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Please begin with an informative title:

One real and one imagined.

President Obama has a consistency problem. This coming Tuesday night President Obama will address the nation to make his “case” for attacking Syria. His weekly address today sets the stage for his coming speech, but when I read it I couldn’t help but think about a weekly address a different Obama would have made almost 5 years ago if international agreements and human rights really had meaning to him.  See the contrast between the two Obama’s below the squiggly.

Intro

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Remarks of President Barack Obama
Weekly Address
The White House

September 7, 2013
Almost three weeks ago in Syria, more than 1,000 innocent people – including hundreds of children – were murdered in the worst chemical weapons attack of the 21st century. And the United States has presented a powerful case to the world that the Syrian government was responsible for this horrific attack on its own people.
January 31, 2009
Almost 6 years ago in Afghanistan and Iraq more than 1,000 innocent people – including hundreds of children – were subjected to harsh interrogation techniques and torture in the broadest government sponsored use of such cruel and degrading methods of the 21st century. And the United States was wholly responsible for planning and implementation of these programs in violation of international agreements and the legal principles and values of its own people.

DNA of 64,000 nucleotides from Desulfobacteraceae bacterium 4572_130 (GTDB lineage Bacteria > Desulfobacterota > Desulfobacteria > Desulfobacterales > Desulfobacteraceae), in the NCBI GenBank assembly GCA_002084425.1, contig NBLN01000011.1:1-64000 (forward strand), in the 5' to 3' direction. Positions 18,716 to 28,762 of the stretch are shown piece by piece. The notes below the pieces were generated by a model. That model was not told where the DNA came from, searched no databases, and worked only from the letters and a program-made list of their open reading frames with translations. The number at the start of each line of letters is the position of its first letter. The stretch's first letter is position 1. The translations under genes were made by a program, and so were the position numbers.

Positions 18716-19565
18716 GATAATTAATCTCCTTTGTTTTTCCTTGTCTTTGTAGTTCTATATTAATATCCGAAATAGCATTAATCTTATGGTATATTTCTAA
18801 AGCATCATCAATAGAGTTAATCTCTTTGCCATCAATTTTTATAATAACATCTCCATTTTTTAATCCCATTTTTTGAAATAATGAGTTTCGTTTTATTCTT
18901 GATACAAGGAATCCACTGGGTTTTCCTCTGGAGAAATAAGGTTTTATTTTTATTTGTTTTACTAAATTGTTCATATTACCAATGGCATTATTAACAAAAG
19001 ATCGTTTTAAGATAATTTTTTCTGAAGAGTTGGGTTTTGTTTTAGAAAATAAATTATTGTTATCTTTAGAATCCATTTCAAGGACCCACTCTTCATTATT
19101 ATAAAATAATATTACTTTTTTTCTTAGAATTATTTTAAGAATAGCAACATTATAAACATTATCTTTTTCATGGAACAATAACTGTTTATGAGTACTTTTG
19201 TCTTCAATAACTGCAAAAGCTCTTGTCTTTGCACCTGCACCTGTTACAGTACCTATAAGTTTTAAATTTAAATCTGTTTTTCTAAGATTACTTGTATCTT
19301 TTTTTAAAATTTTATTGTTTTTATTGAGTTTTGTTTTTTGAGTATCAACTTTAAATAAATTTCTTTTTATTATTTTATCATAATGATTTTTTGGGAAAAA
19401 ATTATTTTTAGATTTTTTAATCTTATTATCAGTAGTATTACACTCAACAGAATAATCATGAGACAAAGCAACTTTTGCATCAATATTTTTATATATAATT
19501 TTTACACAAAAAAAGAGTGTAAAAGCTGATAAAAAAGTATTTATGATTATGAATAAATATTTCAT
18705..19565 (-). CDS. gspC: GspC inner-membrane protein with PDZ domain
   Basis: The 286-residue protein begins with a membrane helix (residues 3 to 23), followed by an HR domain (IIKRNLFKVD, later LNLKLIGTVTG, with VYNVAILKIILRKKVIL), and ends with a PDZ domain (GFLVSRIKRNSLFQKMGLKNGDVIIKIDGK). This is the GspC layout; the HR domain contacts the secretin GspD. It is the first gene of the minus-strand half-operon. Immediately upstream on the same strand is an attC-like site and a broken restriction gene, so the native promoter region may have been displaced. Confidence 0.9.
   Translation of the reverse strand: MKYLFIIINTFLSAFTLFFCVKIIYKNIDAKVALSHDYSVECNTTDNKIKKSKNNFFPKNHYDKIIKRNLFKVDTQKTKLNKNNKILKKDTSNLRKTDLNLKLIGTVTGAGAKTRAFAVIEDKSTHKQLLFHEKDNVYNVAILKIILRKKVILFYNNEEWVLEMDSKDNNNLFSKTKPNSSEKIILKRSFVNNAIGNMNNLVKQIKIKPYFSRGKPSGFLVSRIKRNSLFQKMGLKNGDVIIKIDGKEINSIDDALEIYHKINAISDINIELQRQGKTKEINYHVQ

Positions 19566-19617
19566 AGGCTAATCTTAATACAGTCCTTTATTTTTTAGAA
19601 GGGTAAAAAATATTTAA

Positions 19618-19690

September 7, 2013
This was not only a direct attack on human dignity; it is a serious threat to our national security. There’s a reason governments representing 98 percent of the world’s people have agreed to ban the use of chemical weapons. Not only because they cause death and destruction in the most indiscriminate and inhumane way possible – but because they can also fall into the hands of terrorist groups who wish to do us harm.
January 31, 2009
This was not only a direct attack on human dignity; it is a serious threat to our national security. There’s a reason governments representing 98 percent of the world’s people have agreed to ban the use of torture and cruel and degrading treatment of its prisoners. Not only because they cause death and physical harm in a most inhumane way – but because they do not work and they can also embolden terrorist groups who wish to do us harm and assist in their recruitment of even more terrorists.

September 7, 2013
That’s why, last weekend, I announced that, as Commander in Chief, I decided that the United States should take military action against the Syrian regime. This is not a decision I made lightly. Deciding to use military force is the most solemn decision we can make as a nation.
January 31, 2009
That’s why, last weekend, I announced that, as Commander in Chief, I decided that the United States undertake a full investigation into these abuses conducted in our name. This is not a decision I made lightly. Deciding to share the truth about our conduct is the most solemn but necessary decision we can make as a nation.

September 7, 2013
As the leader of the world’s oldest Constitutional democracy, I also know that our country will be stronger if we act together, and our actions will be more effective. That’s why I asked Members of Congress to debate this issue and vote on authorizing the use of force.
January 31, 2009